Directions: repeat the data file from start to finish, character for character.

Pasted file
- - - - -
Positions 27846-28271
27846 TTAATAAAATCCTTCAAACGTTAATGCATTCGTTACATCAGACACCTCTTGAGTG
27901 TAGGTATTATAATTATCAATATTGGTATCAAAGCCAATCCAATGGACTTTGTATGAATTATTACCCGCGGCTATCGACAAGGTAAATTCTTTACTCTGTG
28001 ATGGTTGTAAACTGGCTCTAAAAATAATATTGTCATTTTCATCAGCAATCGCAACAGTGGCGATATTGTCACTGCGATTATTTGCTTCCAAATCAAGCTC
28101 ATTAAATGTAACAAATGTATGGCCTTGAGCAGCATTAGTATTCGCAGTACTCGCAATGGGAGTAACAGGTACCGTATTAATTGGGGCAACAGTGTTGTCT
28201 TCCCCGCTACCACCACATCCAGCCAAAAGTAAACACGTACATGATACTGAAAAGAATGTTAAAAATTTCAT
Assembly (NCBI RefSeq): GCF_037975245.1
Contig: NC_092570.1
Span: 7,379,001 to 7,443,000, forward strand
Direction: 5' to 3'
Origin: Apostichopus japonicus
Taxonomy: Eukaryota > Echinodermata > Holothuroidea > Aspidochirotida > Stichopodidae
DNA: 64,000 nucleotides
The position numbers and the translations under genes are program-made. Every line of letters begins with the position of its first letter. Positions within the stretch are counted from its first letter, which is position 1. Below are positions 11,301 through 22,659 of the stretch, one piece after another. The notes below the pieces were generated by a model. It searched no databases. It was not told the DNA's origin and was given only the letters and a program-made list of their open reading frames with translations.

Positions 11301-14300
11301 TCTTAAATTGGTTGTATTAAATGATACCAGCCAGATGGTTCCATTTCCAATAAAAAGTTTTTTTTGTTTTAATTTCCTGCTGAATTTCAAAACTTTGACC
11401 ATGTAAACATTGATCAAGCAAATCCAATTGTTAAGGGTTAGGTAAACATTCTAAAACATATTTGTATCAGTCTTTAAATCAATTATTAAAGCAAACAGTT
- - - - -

Positions 27846-28271
27846 TTAATAAAATCCTTCAAACGTTAATGCATTCGTTACATCAGACACCTCTTGAGTG
27901 TAGGTATTATAATTATCAATATTGGTATCAAAGCCAATCCAATGGACTTTGTATGAATTATTACCCGCGGCTATCGACAAGGTAAATTCTTTACTCTGTG
28001 ATGGTTGTAAACTGGCTCTAAAAATAATATTGTCATTTTCATCAGCAATCGCAACAGTGGCGATATTGTCACTGCGATTATTTGCTTCCAAATCAAGCTC
28101 ATTAAATGTAACAAATGTATGGCCTTGAGCAGCATTAGTATTCGCAGTACTCGCAATGGGAGTAACAGGTACCGTATTAATTGGGGCAACAGTGTTGTCT
28201 TCCCCGCTACCACCACATCCAGCCAAAAGTAAACACGTACATGATACTGAAAAGAATGTTAAAAATTTCAT
Assembly (NCBI RefSeq): GCF_037975245.1
Contig: NC_092570.1
Span: 7,379,001 to 7,443,000, forward strand
Direction: 5' to 3'
Origin: Apostichopus japonicus
Taxonomy: Eukaryota > Echinodermata > Holothuroidea > Aspidochirotida > Stichopodidae
DNA: 64,000 nucleotides
The position numbers and the translations under genes are program-made. Every line of letters begins with the position of its first letter. Positions within the stretch are counted from its first letter, which is position 1. Below are positions 11,301 through 22,659 of the stretch, one piece after another. The notes below the pieces were generated by a model. It searched no databases. It was not told the DNA's origin and was given only the letters and a program-made list of their open reading frames with translations.

Positions 11301-14300
11301 TCTTAAATTGGTTGTATTAAATGATACCAGCCAGATGGTTCCATTTCCAATAAAAAGTTTTTTTTGTTTTAATTTCCTGCTGAATTTCAAAACTTTGACC
11401 ATGTAAACATTGATCAAGCAAATCCAATTGTTAAGGGTTAGGTAAACATTCTAAAACATATTTGTATCAGTCTTTAAATCAATTATTAAAGCAAACAGTT